December '18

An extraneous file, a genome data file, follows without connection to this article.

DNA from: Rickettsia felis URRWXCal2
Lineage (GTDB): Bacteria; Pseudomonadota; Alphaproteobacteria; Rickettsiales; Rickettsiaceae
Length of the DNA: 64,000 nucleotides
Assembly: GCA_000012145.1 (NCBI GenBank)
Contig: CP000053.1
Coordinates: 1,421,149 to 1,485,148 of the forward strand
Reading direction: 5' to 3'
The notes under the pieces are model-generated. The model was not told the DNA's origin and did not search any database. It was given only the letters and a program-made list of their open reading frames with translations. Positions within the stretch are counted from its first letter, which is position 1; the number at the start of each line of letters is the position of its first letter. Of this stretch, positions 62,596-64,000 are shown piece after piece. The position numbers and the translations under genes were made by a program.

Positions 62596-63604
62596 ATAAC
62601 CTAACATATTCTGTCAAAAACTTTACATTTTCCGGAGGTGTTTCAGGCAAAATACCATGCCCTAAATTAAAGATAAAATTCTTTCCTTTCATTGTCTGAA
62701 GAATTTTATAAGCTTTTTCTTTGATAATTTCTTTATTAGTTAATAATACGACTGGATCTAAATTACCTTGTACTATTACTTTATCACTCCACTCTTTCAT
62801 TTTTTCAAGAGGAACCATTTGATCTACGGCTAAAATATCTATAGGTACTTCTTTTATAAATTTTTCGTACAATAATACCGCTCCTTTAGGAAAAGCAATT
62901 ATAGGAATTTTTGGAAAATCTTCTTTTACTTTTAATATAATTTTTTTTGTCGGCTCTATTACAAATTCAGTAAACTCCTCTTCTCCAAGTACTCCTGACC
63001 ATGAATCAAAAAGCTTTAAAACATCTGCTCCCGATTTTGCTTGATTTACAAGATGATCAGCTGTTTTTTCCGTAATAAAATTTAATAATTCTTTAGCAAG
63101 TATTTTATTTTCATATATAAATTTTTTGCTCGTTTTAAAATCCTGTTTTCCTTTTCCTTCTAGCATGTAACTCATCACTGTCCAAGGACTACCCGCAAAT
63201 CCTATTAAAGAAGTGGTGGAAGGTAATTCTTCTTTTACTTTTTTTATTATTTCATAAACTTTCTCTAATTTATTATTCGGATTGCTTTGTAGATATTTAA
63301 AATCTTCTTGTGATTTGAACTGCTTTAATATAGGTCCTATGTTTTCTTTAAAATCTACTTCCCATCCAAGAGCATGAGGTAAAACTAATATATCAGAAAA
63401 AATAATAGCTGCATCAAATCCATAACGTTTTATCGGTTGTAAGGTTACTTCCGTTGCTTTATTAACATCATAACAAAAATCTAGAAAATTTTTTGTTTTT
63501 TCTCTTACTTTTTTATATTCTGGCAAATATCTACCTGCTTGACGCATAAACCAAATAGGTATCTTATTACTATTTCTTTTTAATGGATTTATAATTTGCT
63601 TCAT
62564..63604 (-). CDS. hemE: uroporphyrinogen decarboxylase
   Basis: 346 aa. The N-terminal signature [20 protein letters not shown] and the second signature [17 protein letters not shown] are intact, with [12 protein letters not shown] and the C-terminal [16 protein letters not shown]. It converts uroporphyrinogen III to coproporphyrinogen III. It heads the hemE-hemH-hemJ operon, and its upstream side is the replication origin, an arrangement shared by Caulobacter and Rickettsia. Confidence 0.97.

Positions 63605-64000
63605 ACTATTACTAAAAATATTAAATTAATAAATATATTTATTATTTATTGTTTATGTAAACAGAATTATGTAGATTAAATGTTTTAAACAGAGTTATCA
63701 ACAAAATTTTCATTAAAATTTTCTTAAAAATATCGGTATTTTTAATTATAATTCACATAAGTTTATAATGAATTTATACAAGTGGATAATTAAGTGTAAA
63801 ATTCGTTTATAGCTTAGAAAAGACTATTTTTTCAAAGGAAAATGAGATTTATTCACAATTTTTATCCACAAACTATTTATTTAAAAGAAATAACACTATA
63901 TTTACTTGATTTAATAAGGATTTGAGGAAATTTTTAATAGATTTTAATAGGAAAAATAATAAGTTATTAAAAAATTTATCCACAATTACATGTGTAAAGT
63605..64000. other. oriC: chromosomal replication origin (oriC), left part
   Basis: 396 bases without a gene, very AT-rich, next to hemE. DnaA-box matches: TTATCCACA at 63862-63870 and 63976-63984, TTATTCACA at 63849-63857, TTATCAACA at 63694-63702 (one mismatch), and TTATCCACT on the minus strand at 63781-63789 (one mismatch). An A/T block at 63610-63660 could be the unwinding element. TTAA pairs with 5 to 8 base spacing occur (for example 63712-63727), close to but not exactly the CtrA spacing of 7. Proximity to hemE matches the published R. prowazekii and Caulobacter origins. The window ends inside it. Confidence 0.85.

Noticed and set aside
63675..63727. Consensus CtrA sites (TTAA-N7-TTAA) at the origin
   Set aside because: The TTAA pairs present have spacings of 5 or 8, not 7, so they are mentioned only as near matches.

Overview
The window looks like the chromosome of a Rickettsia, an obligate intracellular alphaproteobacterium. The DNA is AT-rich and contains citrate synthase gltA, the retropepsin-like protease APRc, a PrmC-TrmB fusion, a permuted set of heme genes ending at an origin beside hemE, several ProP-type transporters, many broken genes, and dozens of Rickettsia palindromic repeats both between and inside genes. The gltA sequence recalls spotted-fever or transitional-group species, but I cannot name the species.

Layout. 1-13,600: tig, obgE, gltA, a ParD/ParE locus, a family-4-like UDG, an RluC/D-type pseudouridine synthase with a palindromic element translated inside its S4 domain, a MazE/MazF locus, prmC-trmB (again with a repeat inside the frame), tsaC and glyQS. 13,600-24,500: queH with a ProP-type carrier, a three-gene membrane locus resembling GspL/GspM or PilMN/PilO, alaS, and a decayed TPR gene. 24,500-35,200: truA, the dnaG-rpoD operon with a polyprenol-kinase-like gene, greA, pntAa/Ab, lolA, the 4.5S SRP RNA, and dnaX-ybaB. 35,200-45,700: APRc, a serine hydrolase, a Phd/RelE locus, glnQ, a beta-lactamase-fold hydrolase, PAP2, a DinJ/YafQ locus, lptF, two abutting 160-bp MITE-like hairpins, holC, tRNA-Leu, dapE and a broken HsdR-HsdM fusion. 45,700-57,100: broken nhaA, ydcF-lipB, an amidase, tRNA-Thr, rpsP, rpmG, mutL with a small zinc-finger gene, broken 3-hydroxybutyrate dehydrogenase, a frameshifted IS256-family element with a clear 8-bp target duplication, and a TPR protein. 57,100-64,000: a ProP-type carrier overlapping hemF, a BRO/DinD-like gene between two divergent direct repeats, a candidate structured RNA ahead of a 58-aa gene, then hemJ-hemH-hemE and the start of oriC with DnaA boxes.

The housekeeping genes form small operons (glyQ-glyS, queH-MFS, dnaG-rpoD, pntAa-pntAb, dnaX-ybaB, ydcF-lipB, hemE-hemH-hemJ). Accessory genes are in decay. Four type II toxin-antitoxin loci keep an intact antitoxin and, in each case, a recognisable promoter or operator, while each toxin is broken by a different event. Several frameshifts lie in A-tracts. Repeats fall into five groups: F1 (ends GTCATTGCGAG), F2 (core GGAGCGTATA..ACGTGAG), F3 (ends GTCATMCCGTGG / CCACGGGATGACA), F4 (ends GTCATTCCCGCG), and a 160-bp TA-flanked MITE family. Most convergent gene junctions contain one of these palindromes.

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22 THE SHOP DECEMBER 2018 utors are working much closer together and collaborating more in educating the customers and making sales. In years past, that interaction wasn't nearly as common. It allows for the relationships between the shops and manufacturers to flourish and become a solid partnership." QA1's Fegers says a big factor is delivery to the customer. "Over the past 10 years, the market has evolved somewhat. These days, you either need to have the product in stock or be willing/able to get it in short order. Racers historically have not been keen on waiting for parts to arrive and in today's climate they are even less likely to wait for something to arrive or be in stock. Being flexible and accommodating to customer requests for special-order products has become more important over the past 10 years." MOVING FORWARD The point of this annual review is to increase circle track-related sales and ser- vices for shops. Here are some ideas on how to accomplish that goal "Many of the sanctioning bodies are adopting professional-built spec engine programs in lieu of or in addition to crate engine programs," McFarland says. "In some cases, the series publish a list of key part numbers that must be used, leaving some areas open for the builder to work their experience into the build within parameters. In other cases the builder takes a build sheet and test engine to the sanc- tioning body for approval, creating their own spec engine." He's also seen instances where one builder does the work to get its spec engine approved and then sells the required compo- nents to other builders on a pallet, allowing them to build and manipulate the open areas to their liking. "Get involved, and dis- cuss with the sanctioning bodies how rules might be modi- fied or added, allowing more builders to participate," he continues. "Keep in mind the sanctioning body's or track's main interest is increasing car counts. Make this part of any discussion and they will be inclined to listen." Kontje suggests getting to know your customer base and becoming recognized by specific groups of racers. "Pick a lane," he says. "You can't be everything to everybody. Find out what your racers need and don't spread yourself too thin with a plethora of parts just to add to your product lines. Determine what you are good at selling and stick with that. Racers will naturally rely on your judgement if you exhibit interest in getting them what's best and explaining how you can help them. Once you establish this trust with your customers, they'll want to buy from you." Knowledge is also big to Begle. "It's important to under- stand what the racer wants and needs," he says. "Create a business strategy and take it to the track to present the plan to showcase your capabilities and what you have to offer. Go to the track to develop relationships with teams to try to grow business. There are racers that build their own engines that do not have the necessary machines to recondition used components. So, offering and promoting machining services is another option." Finally, Fegers reminds us that quality and performance are most important to racers. "Stock good parts. It really is one of the most basic things, but one of the most important," he believes. "It's common for shops to continue ordering the same parts mix that they have for years when they really should note their customer requests or comments. Those who stay current with customer and market demands are the shops that racers will support." Another Round These days, you either need to have the product in stock or be willing/able to get it in short order. (Photo courtesy QA1) Shops that work together with their manufacturer suppliers as well as their racer customers will come out on top. (Photo courtesy Roush Yates Engines) (Photo courtesy Roush Yates Engines)

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